I had access to real and hard information about media when I attended the Unilever Executive Advertising course in the Unilever training center in Four Acres in Kingston Hill, in the Warren Coombe Estate, UK. Four Acres is the international training center of Unilever. Hundreds of young managers from all over the Unilever world were sent there for training every year to either prepare them for more senior posts or to enhance their skills in their current responsibilities.
It was not in the course itself that I was able to get the media reading materials but on my visit to Lintas, UK, the Unilever owned advertising agency. Just like in the Philippines they did centralized buying of media on the principle that you could insist on preferential rates and treatment in exchange for the big volume of collective media moneys from advertised brands of Unilever. Special media placement rates are the most apparent benefits of volume buying. However preferential treatment plays an equally important role because of the scarcity of available commercial time in most media markets. The clout of big volume should be patently impressed on media houses to ensure that the best placements are offered first to Unilever. In addition to bigness maintaining good relationships with media houses was an essential factor. In the industry there would be other companies who would be as big as we were and could demand similar concessions.
In terms of protocols of central media buying there was little to add to our practice in PRC. However, Lintas was a treasure trove of reading materials for media planning rationales, actual schedule forms, norms applied in assessing media plans, the researches that were in current use to measure audiences, estimation of reach and frequency. There were examples of scheduling patterns and how these relate to a system of continuous researches as cause and effect indicators. With sufficient readings continuous researches may be used in modeling to provide predictive analyses. A few years back, in one of my odd jobs in a small ad agency, the media plans I came up with were reliant on begged, borrowed and peered-over-the-shoulders audience surveys and intuitive judgements. Now with corporate support, my knowledge took a quantum leap, and in addition, an easy access to the required information for media planning and a budget to commission research.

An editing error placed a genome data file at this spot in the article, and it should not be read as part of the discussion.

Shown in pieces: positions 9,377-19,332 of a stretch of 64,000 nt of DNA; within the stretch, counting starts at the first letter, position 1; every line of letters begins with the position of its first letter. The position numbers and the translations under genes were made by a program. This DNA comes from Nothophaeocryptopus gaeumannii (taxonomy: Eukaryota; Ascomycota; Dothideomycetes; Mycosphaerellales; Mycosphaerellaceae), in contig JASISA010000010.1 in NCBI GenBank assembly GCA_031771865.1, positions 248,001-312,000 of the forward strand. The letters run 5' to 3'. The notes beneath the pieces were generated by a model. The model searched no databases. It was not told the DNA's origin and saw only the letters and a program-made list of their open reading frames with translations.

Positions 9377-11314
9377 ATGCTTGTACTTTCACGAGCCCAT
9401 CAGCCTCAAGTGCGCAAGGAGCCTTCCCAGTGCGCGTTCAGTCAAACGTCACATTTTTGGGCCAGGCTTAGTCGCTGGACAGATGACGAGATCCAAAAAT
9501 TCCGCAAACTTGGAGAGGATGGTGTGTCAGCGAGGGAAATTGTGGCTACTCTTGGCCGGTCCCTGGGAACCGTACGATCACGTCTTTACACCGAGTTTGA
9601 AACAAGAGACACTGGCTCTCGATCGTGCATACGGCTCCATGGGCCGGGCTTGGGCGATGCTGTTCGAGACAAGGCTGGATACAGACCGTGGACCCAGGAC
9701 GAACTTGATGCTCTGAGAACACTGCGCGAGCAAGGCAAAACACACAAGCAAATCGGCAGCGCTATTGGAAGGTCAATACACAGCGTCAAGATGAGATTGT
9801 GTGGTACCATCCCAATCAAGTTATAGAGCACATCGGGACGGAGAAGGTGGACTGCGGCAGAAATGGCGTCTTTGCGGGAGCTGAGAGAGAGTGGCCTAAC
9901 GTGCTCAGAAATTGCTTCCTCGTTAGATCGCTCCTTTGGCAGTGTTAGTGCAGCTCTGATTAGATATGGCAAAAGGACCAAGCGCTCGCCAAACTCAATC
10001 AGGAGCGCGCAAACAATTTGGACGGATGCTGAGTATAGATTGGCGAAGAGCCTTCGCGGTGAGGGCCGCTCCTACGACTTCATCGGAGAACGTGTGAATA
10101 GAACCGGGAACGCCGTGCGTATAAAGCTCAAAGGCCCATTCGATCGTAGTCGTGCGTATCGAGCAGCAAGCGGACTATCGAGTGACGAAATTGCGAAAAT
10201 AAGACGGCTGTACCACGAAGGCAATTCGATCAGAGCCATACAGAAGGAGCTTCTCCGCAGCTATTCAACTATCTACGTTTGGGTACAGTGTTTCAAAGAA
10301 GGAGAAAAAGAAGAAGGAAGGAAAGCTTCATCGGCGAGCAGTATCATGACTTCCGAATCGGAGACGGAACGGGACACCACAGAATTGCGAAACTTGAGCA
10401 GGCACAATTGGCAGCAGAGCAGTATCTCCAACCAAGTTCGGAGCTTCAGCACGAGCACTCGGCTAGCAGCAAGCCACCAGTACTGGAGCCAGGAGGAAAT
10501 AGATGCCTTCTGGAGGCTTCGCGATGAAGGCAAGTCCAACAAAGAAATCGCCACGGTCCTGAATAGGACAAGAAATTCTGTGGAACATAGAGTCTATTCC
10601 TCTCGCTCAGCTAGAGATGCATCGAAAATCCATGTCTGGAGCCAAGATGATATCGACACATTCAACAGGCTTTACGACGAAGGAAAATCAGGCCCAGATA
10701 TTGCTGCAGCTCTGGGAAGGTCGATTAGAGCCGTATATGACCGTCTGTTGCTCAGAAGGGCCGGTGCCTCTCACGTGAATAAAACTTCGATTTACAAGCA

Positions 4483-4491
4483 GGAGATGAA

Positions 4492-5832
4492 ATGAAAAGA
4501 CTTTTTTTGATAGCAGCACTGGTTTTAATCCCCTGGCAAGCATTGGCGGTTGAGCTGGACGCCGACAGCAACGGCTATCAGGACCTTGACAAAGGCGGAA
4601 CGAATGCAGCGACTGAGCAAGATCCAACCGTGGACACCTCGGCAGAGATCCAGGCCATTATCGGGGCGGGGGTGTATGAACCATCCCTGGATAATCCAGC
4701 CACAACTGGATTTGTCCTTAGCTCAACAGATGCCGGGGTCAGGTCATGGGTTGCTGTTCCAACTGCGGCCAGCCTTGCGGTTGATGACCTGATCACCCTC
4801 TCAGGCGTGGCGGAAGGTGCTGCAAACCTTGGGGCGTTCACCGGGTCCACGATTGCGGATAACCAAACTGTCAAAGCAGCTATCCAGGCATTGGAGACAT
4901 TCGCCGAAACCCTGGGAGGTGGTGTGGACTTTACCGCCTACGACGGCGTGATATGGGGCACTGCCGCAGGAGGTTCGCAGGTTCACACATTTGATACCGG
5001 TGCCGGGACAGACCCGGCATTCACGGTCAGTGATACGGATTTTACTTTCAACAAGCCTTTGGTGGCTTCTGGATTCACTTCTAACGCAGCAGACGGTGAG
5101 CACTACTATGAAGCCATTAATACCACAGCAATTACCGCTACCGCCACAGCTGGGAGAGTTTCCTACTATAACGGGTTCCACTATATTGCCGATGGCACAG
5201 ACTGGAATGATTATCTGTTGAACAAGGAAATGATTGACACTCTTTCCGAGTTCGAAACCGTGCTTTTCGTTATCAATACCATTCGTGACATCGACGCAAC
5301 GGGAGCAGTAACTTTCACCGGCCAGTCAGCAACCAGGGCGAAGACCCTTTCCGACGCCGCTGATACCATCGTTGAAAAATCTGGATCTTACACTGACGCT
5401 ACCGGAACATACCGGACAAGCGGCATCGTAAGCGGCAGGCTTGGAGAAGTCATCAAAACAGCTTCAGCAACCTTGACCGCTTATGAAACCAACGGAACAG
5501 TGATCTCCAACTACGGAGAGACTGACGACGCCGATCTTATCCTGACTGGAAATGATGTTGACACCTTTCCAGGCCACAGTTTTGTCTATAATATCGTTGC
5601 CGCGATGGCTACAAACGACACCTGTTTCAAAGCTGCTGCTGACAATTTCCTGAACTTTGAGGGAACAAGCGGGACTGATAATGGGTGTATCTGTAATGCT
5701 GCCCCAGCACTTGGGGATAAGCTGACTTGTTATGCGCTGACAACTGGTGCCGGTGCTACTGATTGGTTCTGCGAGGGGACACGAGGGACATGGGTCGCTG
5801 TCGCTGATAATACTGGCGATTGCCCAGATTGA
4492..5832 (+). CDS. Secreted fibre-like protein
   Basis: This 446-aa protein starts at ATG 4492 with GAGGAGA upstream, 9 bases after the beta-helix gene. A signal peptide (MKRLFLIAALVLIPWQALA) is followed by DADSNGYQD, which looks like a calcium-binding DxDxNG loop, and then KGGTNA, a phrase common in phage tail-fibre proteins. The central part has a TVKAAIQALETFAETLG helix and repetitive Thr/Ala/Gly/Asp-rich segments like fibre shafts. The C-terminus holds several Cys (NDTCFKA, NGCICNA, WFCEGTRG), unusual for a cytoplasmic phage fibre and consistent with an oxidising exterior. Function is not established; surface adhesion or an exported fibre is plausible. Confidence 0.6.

My having been a brand manager helped me in devising a media-planning brief that I would ask the brand managers to prepare for all advertised brands. As a brand manager I knew the extent of information available in the brand files and what of these would be useful in planning the media effort for a brand. This was helpful not only for the individual brands but to the assembling of a corporate media plan which was the necessary document for setting the approach to negotiations with the major networks at the start of each fiscal year. It was particularly helpful in managing corporate media properties, their allocation in terms of priority based on time and importance and the allocation of bonuses earned by the total volume. This made settling disputes between brands on priority conflicts, which there were many of, a lot easier.
One of the things that I asked for upon assuming the position of Company Media Manager was for a budget that would allow me to pay for lunches, dinners and other expenses for meetings with any media representative. As a rule we did not allow ourselves to be treated by media in any form. Stories of lavish daytime repasts and after office cocktails and other nighttime delights were rife. Media was known to be inveterate corruptors and the last thing we needed was for the media department to be stained by any form of venality. Like in the Purchasing department, jokes that hint of position abuse and rumors about being on the take are proverbial in Media. We would not allow others in the company to suggest, serious or in jest, that we have taken advantage of our position as media buyers. I told my staff to be offended and immediately repudiate anyone, who, even as much as just hint of any dishonesty in our department. Jokes of this kind begin to sound factual when told often enough.